Monk Creek Woodworks
Owned and operated by Dennis Janssen, Monk Creek Woodworks produces a variety of items—furniture, turned bowls, natural edge cutting boards, utensils—and also operates a Woodmizer sawmill, has lumber available for sale, and a sharpening service. Dennis has been working with wood since his teenage years and is focused on making the very best quality wooden creations he can make. He works with wood from standing trees to finished products—selecting, cutting, sawing, constructing, and finishing items from all components of trees.
He has earned a “Master Woodworker” status from the Marc Adams School of Woodworking near Franklin, Indiana, one of the premier woodworking schools in North America, having mastered turning, joinery, finishing, carving, wood bending, case construction, chair making, veneering, design, hand tool use, inlay, period furniture construction, etc. He has also attended The Breed School of Woodworking in Rollinsford, New Hampshire.
Dennis has had his work juried and selected for inclusion in the Portland Museum of Modern Craft in a 2013 exhibition. He focuses on custom “heirloom” pieces for customers, and also makes many turned items and usable pieces which have aesthetic appeal as well as being functional.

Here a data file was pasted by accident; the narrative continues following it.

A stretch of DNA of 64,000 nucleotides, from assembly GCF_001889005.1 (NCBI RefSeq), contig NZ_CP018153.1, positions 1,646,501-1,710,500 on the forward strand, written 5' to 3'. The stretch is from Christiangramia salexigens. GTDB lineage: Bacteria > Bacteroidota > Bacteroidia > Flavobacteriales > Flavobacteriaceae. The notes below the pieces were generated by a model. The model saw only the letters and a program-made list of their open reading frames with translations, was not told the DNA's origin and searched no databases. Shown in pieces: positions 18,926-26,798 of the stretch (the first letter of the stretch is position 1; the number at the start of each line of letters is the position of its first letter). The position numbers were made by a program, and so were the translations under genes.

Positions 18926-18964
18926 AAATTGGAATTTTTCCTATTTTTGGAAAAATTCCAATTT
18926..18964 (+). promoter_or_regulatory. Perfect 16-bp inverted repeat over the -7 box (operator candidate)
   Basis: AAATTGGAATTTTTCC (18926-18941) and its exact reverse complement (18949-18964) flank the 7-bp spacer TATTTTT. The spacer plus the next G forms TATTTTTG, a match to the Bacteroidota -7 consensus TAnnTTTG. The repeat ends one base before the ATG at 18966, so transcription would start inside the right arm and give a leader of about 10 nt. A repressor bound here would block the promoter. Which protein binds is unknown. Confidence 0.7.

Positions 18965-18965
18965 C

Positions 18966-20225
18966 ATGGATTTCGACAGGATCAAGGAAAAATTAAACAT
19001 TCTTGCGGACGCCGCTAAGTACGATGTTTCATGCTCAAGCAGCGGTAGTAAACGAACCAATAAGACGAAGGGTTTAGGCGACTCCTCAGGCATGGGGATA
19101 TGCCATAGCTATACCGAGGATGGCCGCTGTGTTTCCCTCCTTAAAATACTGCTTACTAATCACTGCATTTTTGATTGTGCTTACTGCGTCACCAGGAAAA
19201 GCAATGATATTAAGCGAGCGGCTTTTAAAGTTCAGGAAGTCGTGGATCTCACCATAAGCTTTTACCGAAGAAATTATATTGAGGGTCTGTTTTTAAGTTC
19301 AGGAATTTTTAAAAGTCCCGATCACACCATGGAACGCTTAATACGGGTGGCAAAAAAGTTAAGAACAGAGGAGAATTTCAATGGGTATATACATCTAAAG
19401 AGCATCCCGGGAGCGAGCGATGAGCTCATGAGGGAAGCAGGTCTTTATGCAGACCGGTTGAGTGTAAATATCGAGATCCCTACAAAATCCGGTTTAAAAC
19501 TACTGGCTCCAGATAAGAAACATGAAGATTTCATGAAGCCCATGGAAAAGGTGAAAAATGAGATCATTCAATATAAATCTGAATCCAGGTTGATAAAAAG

Dennis combines both power tool technology with traditional hand working methods to create his work. One argument is, “Do you think that the 1700s guy standing in the bottom of a saw pit for a living cutting out planks from trees would not have jumped at the chance to use a power saw mill?” Dennis uses power tools to gain efficiency, but gravitates to traditional hand tools where they can enhance or improve the fit and quality of his work.
Monk Creek Weaving
Owned and operated by Sandra Janssen, Monk Creek Weaving primarily produces rag rugs. Sandra’s inspiration to become a weaver started while on vacation in 2001 and discovering a room of dressed looms set up for a weaving class at a small museum in Franklin, Indiana. Her first loom was a LeClerc Dorothy 4-shaft tabletop loom, and she has acquired three floor looms since—Glimakra Standard Countermarch loom, Southwestern Rio Grande Cadillac walking treadle loom, and a 16-shaft AVL mechanical dobby loom.
Having grown up with a mother who is an excellent seamstress, one of the highlights of going to town was to visit the fabric shops. Sewing didn’t become a hobby for Sandra, but being able to select and handle fabrics while creating rugs became one of her favorite things to do.
She is currently working on creating color patterns using narrow strips of fabric to create an impressionistic flow of weights of color, with the goal of using over 100 different fabrics in each rug. Fabric selection includes new and repurposed fabrics—cotton, polyester, silk, and some of unknown content—from a stash she has built up over the past ten years. The Rio Grande loom is excellent for beating in a tight weave, ensuring less movement of the fabric when walked on resulting in less friction causing wear on the yarn and fabric.
The Rio Grande is also excellent for weaving 60” wide weft-faced blankets. Lamb’s Pride Worsted (85% wool and 15% mohair) is used for the weft which results in a wonderful variety of colors to choose from, plenty of warmth for cold winter nights, and the use of a USA-produced material. Davidson’s Navajo 100% Wool Warp is used for the warp. The blankets weigh approximately eight pounds when finished.